Examining the effect of moral resilience on moral distress


Nursing Ethics, vol.30, no.7-8, pp.1156-1170, 2023 (SCI-Expanded) identifier identifier

  • Publication Type: Article / Article
  • Volume: 30 Issue: 7-8
  • Publication Date: 2023
  • Doi Number: 10.1177/09697330231177420
  • Journal Name: Nursing Ethics
  • Journal Indexes: Science Citation Index Expanded (SCI-EXPANDED), Social Sciences Citation Index (SSCI), Scopus, Academic Search Premier, ASSIA, Abstracts in Social Gerontology, CINAHL, EBSCO Legal Collection, EBSCO Legal Source, EMBASE, MEDLINE, Philosopher's Index, Psycinfo, Public Affairs Index, DIALNET
  • Page Numbers: pp.1156-1170
  • Keywords: Ethics, moral distress, moral resilience, nursing, quantitative, Turkey
  • Hacettepe University Affiliated: Yes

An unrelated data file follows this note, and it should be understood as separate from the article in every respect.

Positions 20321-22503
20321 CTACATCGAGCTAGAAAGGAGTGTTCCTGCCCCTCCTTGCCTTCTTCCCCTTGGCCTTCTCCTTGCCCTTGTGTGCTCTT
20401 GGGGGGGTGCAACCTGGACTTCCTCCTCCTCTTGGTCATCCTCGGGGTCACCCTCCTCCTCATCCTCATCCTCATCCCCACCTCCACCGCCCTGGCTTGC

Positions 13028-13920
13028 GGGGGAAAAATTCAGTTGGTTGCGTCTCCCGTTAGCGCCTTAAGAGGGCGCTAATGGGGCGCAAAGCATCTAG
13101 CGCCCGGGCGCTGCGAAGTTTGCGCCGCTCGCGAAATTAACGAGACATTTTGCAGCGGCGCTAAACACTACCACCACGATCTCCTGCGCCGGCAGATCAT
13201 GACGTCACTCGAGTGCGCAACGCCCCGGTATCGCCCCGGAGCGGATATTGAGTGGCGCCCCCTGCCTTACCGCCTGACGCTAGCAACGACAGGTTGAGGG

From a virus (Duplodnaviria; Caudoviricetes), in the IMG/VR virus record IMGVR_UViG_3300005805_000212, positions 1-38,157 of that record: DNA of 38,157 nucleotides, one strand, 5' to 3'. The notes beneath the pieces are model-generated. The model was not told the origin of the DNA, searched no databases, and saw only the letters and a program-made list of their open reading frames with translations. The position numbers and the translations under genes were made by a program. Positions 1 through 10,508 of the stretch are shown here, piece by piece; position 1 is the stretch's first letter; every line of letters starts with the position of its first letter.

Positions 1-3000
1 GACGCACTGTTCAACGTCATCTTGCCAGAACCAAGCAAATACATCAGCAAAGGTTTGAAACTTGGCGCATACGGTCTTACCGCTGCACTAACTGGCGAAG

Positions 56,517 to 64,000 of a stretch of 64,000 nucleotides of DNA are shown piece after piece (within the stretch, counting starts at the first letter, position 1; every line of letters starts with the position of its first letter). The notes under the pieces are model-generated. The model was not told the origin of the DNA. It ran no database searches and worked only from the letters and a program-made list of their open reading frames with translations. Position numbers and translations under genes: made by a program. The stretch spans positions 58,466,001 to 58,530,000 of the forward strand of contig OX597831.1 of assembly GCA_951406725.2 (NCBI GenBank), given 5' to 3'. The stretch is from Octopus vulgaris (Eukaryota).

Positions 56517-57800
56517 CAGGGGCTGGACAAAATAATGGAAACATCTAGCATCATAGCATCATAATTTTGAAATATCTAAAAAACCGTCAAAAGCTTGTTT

Aims: The study aims to test the Turkish validity and reliability of the Rushton Moral Resilience Scale (RMRS) and examine the effect of moral resilience on moral distress. Background: Moral distress is a phenomenon that negatively affects health workers, health institutions, and the person receiving care. In order to eliminate or minimize the negative effects of moral distress, it is necessary to increase the moral resilience of nurses. Moral resilience involves developing systems that support a culture of ethical practice in healthcare and aim to increase an individual’s capacity to cope with moral challenges. Methods: A methodological and descriptive-predictive study design was adopted. Sociodemographic Information Form, Measure of Moral Distress – Healthcare Professionals (MMD-HP), and Rushton Moral Resilience Scale were used to collect data from the nurses. A total of 255 clinical nurses were recruited. Ethical considerations: Hacettepe University’s non-interventional ethics committee approved the study’s protocol and informed consent was obtained from the participants. Results: The original four-factor structure of the scale was tested with confirmatory factor analysis, and the index values were evaluated and found at an acceptable level. The Cronbach Alpha coefficient of the scale was found to be 0.826. Moral resilience predicted moral distress total, intensity, and frequency levels. A moderate and weak relationship was found in the negative between all sub-dimensions of moral distress and moral resilience. Conclusions: The Rushton Moral Resilience Scale Turkish version showed good psychometric properties. Moral resilience has a reducing effect on moral distress. Young nurses who have less experience are at risk because they have lower moral resilience levels, while nurses working in intensive care units are at risk because of their high moral distress levels. A healthy workplace can be created by developing specific approaches to improve moral resilience in reducing the impact of moral distress in the healthcare environment.